The constant barrage of information on Trump [election] campaign and his administration’s relationship with various shady yet powerful Russian nationals could have been attributed to the vivid imagination of an American espionage novelist, if not for the mountain of damning evidence hinting at deeper, darker truths behind the generally obfuscating reactions of Vladimir Putin and Donald Trump. In many ways, the alleged Trump campaign collusion with Kremlin and Russian election meddling were as incendiary as the Watergate Scandal that brought down President Richard Nixon. There might not be proof beyond a reasonable doubt of a criminal conspiracy on the collusion-interference case (yet), although the Special Counsel investigation of Robert Mueller has ignited flow of revelations whose implications are far scarier and deeply contentious in the history of American politics. Jack Bryan’s documentary Active Measures (2018) is the latest of chilling inquiry into American President’s indisputable connection to Russia; one that would actively inspire outrage and doubtfulness.
Having keenly followed (following) the developments on Capitol Hill and Mueller’s investigation I must say that Jack Bryan’s crash course on the greatest 21st century espionage story, beginning from Putin’s rise to political power and sustenance of that power, by relying on an inner circle of kleptocratic oligarchs, gangsters, money-laundering bankers, and unscrupulous political advisers, doesn’t offer anything shockingly fresh. Active Measures does a good job in weaving disparate threads of the Trump-Russian/Putin story that could well serve as a recap on the startling developments (so far). Just before starting Bryan’s documentary, I had finished reading Michael Isikoff and David Corn’s ‘Russian Roulette: The Inside Story of Putin's War on America and the Election of Donald Trump’, a sober and meticulous look at the nefarious Russian interference ploy. Metaphorically speaking, even as the ink on the investigative journalists’ report dries, the story has taken more twists and turns. But, what’s missing in Active Measures is the earnest, journalistic approach pursued by Isikoff and Corn. The documentary is heavily persuasive, and the assembled information is delivered in a delirious manner as the pulsating electronic music and assortment of high-profile talking heads displays a kind of urgency (much like social-media-fake-news) to instantly reach great number of the unsuspecting populace.
This whirlwind of devastating geopolitical maneuver by Putin and Kremlin is presented by Bryan through a team of notable figures, including Hillary Clinton, the late John McCain, and John Podesta. The title comes from what the intelligence community calls as key tactics from Russia to exert influence around the world (through propaganda, cyber-attacks, and centralized Russian power) despite the decline of its military and economic power. Director Bryan chronicles Putin's dirty work, starting from his ruthless treatment of former Soviet countries like Georgia, Ukraine and Estonia. He had unleashed Russian hackers, military and thugs to overturn democratic elections in the smaller nations, something the documentary (and various other news sources) attests as sort of experimental study before attacking the American elections. The narrative also strongly stresses on Putin’s dirty money, laundered by mobsters and oligarchs through real estate, particularly by buying the kind of overpriced condos Trump offers through his 30-plus towers around the world. Menacing mug shots of mobsters like Semion Mogilevich and Dmitry Rybolovlev, and oligarchs like Oleg Deripaska & Aras Agalarov are repeatedly displayed while extensively suggesting their operations to launder millions through untraceable shell companies. American-born British financier Bill Browder – the man behind Magnitsky Act which rattled Putin (strangely Magnitsky isn’t mentioned in the doc) – has already detailed how Putin how could very well be the richest man on the planet.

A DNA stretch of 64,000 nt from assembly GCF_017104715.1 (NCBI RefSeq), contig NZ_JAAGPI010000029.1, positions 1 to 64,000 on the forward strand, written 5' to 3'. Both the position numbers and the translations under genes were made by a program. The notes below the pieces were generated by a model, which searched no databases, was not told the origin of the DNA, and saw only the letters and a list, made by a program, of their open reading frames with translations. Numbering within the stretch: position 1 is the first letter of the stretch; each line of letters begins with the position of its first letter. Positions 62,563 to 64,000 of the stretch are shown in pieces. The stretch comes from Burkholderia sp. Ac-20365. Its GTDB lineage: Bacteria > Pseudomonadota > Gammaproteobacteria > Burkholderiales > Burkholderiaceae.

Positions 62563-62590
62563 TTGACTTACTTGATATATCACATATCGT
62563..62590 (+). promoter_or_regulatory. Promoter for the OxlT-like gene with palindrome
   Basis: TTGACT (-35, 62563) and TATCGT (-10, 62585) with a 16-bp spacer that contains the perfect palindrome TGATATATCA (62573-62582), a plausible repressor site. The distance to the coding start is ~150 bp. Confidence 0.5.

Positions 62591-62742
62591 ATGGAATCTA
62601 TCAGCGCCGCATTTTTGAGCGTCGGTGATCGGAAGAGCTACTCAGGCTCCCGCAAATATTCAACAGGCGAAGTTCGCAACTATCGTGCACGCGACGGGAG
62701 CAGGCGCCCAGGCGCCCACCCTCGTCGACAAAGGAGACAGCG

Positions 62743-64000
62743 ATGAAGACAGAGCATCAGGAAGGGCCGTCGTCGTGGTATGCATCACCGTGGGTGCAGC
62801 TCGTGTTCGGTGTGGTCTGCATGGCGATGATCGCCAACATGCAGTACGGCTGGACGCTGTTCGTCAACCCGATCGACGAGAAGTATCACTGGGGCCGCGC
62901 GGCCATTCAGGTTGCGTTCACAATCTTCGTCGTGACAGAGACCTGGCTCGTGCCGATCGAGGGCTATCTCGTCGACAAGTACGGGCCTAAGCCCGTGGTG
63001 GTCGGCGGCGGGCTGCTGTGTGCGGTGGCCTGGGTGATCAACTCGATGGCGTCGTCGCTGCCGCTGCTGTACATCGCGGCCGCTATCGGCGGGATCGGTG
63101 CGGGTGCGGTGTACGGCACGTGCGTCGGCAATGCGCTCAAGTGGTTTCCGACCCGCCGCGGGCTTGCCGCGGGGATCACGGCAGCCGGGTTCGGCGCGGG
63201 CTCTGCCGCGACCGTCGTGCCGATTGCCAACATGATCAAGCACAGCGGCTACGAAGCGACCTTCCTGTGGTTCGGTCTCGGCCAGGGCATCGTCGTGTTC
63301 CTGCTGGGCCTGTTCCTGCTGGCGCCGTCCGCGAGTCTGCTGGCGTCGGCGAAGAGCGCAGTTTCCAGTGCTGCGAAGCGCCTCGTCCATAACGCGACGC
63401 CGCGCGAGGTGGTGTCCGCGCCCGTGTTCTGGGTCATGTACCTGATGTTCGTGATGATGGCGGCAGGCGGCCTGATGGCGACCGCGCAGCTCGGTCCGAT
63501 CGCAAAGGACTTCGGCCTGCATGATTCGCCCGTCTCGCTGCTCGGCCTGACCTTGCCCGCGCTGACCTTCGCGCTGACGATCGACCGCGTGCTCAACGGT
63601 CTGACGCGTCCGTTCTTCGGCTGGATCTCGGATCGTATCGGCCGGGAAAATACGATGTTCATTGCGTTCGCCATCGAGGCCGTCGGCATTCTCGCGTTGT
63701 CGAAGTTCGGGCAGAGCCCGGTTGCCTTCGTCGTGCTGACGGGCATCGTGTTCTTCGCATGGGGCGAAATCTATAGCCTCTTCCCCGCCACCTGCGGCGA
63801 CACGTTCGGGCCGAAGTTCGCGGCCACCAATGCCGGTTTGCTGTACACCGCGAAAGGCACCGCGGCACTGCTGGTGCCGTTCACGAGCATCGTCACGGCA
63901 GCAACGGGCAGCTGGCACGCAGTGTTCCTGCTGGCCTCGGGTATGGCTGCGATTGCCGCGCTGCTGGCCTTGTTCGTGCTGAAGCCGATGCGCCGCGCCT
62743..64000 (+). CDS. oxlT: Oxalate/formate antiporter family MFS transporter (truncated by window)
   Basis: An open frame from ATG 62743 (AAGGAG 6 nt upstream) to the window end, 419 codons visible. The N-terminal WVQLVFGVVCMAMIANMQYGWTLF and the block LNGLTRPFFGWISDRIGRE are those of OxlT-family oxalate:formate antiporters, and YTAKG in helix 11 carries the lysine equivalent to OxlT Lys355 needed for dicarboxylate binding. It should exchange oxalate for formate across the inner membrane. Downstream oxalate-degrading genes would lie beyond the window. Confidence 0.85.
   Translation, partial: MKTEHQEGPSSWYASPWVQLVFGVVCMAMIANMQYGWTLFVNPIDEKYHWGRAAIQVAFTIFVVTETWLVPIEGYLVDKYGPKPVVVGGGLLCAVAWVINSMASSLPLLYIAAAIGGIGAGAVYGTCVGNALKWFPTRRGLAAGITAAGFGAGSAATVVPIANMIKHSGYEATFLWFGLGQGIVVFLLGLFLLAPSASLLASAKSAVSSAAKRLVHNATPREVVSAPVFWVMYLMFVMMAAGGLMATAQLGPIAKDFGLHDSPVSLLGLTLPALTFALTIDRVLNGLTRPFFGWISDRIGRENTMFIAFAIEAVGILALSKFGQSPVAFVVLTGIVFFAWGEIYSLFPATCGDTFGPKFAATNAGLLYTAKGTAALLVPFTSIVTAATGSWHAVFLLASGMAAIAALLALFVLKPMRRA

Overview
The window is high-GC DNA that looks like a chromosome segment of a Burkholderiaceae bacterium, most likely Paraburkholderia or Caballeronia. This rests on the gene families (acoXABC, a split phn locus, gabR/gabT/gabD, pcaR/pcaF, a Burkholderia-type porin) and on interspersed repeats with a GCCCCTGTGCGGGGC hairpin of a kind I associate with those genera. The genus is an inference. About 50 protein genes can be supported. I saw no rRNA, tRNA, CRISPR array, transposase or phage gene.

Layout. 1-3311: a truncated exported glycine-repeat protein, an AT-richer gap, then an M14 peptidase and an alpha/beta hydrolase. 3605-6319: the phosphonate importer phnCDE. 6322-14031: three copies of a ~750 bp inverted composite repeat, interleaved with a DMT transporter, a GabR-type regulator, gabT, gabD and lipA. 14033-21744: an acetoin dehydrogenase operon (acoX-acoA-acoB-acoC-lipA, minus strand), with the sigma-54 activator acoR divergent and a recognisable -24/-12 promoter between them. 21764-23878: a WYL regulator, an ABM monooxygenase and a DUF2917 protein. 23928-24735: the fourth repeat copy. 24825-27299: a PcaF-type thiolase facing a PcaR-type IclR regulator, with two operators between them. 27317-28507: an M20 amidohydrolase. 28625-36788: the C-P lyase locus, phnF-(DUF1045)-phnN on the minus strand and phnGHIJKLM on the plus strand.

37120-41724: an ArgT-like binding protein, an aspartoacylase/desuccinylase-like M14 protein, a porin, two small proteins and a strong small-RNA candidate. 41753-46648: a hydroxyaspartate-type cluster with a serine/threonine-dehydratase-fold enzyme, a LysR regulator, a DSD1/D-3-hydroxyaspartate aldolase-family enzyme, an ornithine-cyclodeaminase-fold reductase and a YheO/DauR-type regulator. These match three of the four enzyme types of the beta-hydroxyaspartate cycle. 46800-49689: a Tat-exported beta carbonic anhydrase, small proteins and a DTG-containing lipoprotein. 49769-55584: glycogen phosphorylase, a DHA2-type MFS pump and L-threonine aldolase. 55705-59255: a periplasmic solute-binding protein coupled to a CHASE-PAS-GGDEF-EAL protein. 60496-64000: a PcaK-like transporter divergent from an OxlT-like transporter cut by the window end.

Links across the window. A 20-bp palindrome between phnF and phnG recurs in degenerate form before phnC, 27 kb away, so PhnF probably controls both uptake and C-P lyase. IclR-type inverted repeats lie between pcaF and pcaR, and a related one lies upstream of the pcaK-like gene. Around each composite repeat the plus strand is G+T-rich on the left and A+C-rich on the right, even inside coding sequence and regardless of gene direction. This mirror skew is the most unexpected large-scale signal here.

What’s more alarming was Trump’s alliance with seedy figures like Paul Manafort, Michael Flynn, and Michael Cohen. Their dastardly schemes are damning in itself, especially Flynn’s ironical and hypocritical ‘Lock her Up’ chant during the election campaign, while he was deeply involved in duplicitous plans. Nevertheless, the frustrating thing about Jack Bryan’s approach is the choice to present host of documented facts alongside hearsay and overly familiar tidbits. In Isikoff’s book, Putin’s alleged origin story (as said to be) uttered by himself to Hillary Clinton is just a simple event used to glimpse at the man’s myth-making skills. But director Jack Bryan brings HRC to reiterate the story using old pics of Nazi menace (Clinton in one of her digressions about Putin calls him as the guy who likes ‘to manspread’). The strangely funny tidbit here becomes a foreshadowing element for Putin’s agents of influence. Nuance seems to be a farfetched word in the whole documentary. There’s a former Miss Hungary telling how Trump once invited her to his hotel room. It’s a big question what the film gains by reiterating the very familiar faulty nature of Trump with regard to his connection with Putin. Hence at certain point, the loud declamations by the interviewees become more propagandistic in nature. In fact, Bryan’s presentation of the outlandish claims mixed with true facts is too flashy that there is not much difference between his style and news agencies like RT and Sputnik (the propaganda outlets of Kremlin). Overall, Active Measures (110 minutes) lays out the dreadful issues afflicting current American political arena, albeit in a lopsided (conspicuous) manner that could be cherished more by those with little or no knowledge of possible Trump-Russia Collusion (and of course ardent supporters of Trump may still find it hard to digest the facts).